This is an oversized issue, however most of it is drawn out, silent panels of Nova’s crash which made the book a quick read. We get some of JRJR’s best superhero work of recent years, but still, I felt like more could have happened overall in the issue. JRJR’s weakness, however, lies in his lack of detail with background characters. They stand there like hazy blobs.
That’s not to say that nothing happens. One of the best scenes was between Cyclops and Hope where Scott virtually kicks her ass until she gets mad enough to blast him with a Phoenix bird. This continues to create the tension between the two of them, which is great. Bendis also continues to up the tension between Emma and Scott, and I wonder if this event will finally spell their relational doom.
Finally, the action literally heats up at the end as the entire Avengers roster shows up to take Hope into custody. While I understand Scott’s defense, I have to agree with the Avengers at this point. It doesn’t hurt anything to take Hope into custody until they figure out what the Phoenix is going to do. Yet Scott’s response reminds me that he is being set up to become one of Marvel’s most powerful villains if he keeps it up. Why should he distrust the Avengers so much when they’ve been allies so many years?
This was a middle-of-the-road opening issue, however, I’m still on-board to see what will happen when folks start really battling. As much as this feels like events of yesteryear, I think Marvel is bringing their A-game. Or their X-game. Whichever way you want to look at it. –JJ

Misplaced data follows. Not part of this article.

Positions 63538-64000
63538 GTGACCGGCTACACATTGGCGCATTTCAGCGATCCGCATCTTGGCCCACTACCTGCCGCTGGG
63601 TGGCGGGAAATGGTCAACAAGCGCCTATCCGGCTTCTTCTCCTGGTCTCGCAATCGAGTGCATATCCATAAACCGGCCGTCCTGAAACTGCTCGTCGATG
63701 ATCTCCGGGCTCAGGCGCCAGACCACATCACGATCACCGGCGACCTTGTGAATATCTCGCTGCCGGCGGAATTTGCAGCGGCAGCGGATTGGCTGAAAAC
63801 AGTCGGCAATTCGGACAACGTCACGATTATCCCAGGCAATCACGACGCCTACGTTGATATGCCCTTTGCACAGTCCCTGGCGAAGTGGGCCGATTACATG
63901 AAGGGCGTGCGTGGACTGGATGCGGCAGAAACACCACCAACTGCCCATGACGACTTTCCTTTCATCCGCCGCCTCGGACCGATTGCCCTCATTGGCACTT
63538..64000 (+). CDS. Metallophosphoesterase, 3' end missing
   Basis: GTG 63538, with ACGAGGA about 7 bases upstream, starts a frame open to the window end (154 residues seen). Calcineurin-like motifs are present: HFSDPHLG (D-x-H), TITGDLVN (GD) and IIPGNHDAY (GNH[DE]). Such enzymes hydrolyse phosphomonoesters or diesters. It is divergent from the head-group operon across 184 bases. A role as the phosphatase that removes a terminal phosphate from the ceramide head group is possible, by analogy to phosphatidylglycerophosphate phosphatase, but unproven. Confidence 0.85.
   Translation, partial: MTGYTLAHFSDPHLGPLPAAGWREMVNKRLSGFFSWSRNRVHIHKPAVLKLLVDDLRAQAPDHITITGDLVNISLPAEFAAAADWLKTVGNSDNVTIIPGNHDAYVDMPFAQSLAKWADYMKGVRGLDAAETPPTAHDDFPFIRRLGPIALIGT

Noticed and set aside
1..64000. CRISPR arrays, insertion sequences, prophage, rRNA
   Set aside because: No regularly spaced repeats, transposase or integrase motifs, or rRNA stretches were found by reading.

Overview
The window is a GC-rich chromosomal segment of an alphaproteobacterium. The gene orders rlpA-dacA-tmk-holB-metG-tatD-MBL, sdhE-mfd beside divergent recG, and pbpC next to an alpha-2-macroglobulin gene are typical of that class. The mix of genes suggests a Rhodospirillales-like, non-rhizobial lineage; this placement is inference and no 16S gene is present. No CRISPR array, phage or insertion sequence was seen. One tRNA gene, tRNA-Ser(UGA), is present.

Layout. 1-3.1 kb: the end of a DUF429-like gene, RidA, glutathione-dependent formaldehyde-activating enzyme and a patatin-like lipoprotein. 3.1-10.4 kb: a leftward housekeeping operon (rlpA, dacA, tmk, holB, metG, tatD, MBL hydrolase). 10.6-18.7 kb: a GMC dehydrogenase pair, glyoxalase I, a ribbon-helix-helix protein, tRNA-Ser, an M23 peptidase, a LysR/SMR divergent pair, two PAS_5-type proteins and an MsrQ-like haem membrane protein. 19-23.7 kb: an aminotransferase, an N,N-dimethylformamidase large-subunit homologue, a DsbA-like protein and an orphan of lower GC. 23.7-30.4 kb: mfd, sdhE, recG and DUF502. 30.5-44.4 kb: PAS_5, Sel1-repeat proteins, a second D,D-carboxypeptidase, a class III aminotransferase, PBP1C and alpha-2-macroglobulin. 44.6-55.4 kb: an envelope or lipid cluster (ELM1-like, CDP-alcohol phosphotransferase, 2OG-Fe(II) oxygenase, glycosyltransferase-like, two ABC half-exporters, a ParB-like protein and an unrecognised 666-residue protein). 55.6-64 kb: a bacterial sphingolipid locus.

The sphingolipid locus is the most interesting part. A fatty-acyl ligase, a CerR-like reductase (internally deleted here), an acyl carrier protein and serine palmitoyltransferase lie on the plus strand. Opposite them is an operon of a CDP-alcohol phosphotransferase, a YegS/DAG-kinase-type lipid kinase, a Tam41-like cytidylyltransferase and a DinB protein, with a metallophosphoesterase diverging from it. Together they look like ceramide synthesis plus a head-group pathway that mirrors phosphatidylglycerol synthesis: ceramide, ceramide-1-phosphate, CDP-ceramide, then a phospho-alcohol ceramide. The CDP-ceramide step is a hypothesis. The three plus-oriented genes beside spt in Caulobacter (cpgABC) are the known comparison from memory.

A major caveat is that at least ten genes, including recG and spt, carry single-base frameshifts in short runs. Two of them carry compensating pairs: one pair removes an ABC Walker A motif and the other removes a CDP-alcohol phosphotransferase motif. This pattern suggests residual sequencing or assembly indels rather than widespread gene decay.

Cover: 10/10 Writing: 8/10 Art: 7/10 Relevance: 10/10
Chris Bachalo deserves an award. Perhaps for “Most Awesome Artist” or better yet “Kick-Ass X-Men Artist of All Time.” He certainly is in my top 5 X-Men artists, and it’s due to his wonderful consistency and longevity on the X-Men. From his days on Generation X to the Seagle days to Morrison’s run to Claremont’s last run, and now this title, it’s hard to not put him at the top of any lists when it comes to drawing the mutants. And once again, this issue is proof.
If you’re a regular ComicAttacker, you know that Jeff Jackson loves superhero fights. I have always wanted to see Beast vs. Sabretooth, and to make it happen on SWORD’s Peak space station makes me wonder if Jason Aaron isn’t one of our power listeners on the Contest of Champions Live Podcast. And Aaron writes it just like he was writing a rationale for the debates we do. Sabretooth, who is now working for the Hellfire Club, decides the best way to get at the X-Men is to take out it’s “heart,” Hank McCoy. So he goes for Hank’s girlfriend Abigail Brand. This sets the stage for an awesome fight. I can tell that Aaron must have been giddy for Bachalo to draw this. It’s like he sets it up and says, “Here you go, Chris, go crazy!”
Second to this fight is Aaron including the students on a trip to the casino that Logan and Quentin escaped from last issue. Logan’s legs are all messed up and Angel wants to prove his worth to his headmaster. My only question was, “Why didn’t Angel use his healing blood?” but I think that power is long-gone in the minds of today’s X-writers. Probably better that way.
Once again, Aaron and Bachalo make a perfect X-Men comic. I don’t want this train to ever stop! –JJ
Cover: 10/10 Writing: 10/10 Art: 10/10 Relevance: 7/10
Most X-Cellent Pick of the Week:
Jeff: Surprised to say it, but Wolverine & the X-Men #8 trumps even the big summer event this week!